Give us a call at (800) 429-7690 to speak to a recovery support advisor. They will help you verify your insurance status and find a treatment facility that’s right for you and is covered by your policy. And don’t worry if you don’t currently have insurance. There are many other ways to finance your treatment. The most important thing at the moment is for you to take the first step in your recovery journey by reaching out today.

Marijuana: Its Origins and History

The cannabis plant is native to Central Asia, and its fiber has been used to make fabric and ropes in China and Japan during the Neolithic period. It’s not known exactly when people started using marijuana for its psychoactive effects, but there’s evidence that as early as 3500 BC, people were burning marijuana as part of spiritual or religious ceremonies.

Marijuana was introduced to the West in the mid-1800s by physicians who found the plant during their travels, and the drug was also mentioned in several literary works of the period. By this point, authorities had noted the drug’s effects on those who regularly used it. Soon, many jurisdictions around the world have started criminalizing the cultivation, sale, and use of marijuana outside of medical and scientific research and industrial purposes, such as the manufacture of rope and fabrics. In the US, the passing of the Marihuana Tax Act in 1937 prohibited the growing of cannabis and hemp.

In the last 10 years, many national and local governments have taken steps to ease the restrictions surrounding the use of cannabis, though laws vary greatly depending on location. Many institutions have also started to treat excessive cannabis use as a health issue more than an indicator of criminal behavior. Within the same period, the number of people who use marijuana has increased by an estimated 130%. As of 2019, it is estimated that more than 200 million people use marijuana regularly, making the substance the most popular recreational drug in the world. Additionally, the legalization of marijuana has also paved the way for the founding of robust cannabis-based industries in more permitting locations.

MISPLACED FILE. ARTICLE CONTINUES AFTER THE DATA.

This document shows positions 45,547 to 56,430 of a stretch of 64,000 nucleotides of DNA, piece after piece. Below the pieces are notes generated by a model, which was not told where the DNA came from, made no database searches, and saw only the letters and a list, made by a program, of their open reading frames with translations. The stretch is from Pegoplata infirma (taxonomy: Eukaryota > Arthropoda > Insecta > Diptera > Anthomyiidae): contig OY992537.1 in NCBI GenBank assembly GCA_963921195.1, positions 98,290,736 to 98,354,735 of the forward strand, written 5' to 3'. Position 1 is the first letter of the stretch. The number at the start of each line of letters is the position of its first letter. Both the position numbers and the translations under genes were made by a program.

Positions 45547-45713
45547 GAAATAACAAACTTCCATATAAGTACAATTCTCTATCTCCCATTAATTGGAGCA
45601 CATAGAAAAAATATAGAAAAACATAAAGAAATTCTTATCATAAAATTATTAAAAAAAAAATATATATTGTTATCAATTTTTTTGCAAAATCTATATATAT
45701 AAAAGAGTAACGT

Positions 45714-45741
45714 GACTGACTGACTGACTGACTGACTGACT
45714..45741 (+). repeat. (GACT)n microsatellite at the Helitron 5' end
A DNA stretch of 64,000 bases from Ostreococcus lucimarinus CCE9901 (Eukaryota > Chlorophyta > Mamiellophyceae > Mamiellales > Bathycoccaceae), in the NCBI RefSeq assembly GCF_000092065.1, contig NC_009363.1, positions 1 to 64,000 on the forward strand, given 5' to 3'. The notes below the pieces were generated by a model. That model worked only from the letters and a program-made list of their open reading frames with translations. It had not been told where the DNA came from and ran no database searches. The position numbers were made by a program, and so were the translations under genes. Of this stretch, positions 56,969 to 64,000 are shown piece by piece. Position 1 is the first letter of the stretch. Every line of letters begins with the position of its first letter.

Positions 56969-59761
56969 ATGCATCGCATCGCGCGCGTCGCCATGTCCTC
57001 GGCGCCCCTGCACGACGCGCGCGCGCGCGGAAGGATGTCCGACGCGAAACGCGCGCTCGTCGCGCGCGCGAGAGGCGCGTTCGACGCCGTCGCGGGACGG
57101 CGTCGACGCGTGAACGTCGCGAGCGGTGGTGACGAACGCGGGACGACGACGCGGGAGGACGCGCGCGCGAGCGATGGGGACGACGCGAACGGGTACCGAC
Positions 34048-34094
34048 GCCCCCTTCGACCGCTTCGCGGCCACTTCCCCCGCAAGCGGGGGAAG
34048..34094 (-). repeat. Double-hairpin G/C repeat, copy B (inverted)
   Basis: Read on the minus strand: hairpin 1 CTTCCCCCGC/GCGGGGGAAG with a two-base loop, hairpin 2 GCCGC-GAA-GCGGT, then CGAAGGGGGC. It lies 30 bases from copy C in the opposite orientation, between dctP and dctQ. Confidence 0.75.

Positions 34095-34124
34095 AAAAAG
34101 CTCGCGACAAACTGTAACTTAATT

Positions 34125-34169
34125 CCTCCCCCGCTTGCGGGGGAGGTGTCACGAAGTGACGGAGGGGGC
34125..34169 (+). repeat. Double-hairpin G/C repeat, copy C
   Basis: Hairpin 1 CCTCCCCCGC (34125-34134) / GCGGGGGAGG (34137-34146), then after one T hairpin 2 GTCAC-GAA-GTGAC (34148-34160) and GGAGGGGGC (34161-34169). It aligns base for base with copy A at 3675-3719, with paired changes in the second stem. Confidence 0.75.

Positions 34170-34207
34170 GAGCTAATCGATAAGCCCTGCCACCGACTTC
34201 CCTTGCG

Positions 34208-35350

The Legal Status of Medical and Recreational Marijuana in the U.S.

As mentioned, marijuana is classified as a Schedule I drug at the federal level as per the Controlled Substances Act of 1970. This prohibits the use of marijuana for any medical purpose. But while most Schedule I drugs are deemed to have no medical value, some U.S. states and territories have legalized the medical or non-medical use of marijuana in recent years.

The Legal Status of Medical Marijuana

There’s been a significant push to acknowledge the medicinal properties of the cannabis plant in recent years, and this has led to a noticeable shift in the public’s attitude towards marijuana use. Many researchers are currently looking into the beneficial properties of CBD, and many states have legalized and decriminalized the medical use of marijuana. In 1996, California was the first state to legalize marijuana for medical purposes.

Presently, in addition to the District of Columbia, the following states have also legalized marijuana for medical use:

  • Alaska
  • Alabama
  • Arizona
  • Arkansas
  • California
  • Colorado
  • Connecticut
  • Delaware
  • Florida
  • Hawaii
  • Illinois
  • Louisiana
  • Maine
  • Maryland
  • Massachusetts
  • Michigan
  • Minnesota
  • Missouri
  • Montana
  • Nevada
  • New Hampshire
  • New Jersey
  • New Mexico
  • New York
  • North Dakota
  • Ohio
  • Oklahoma
  • Oregon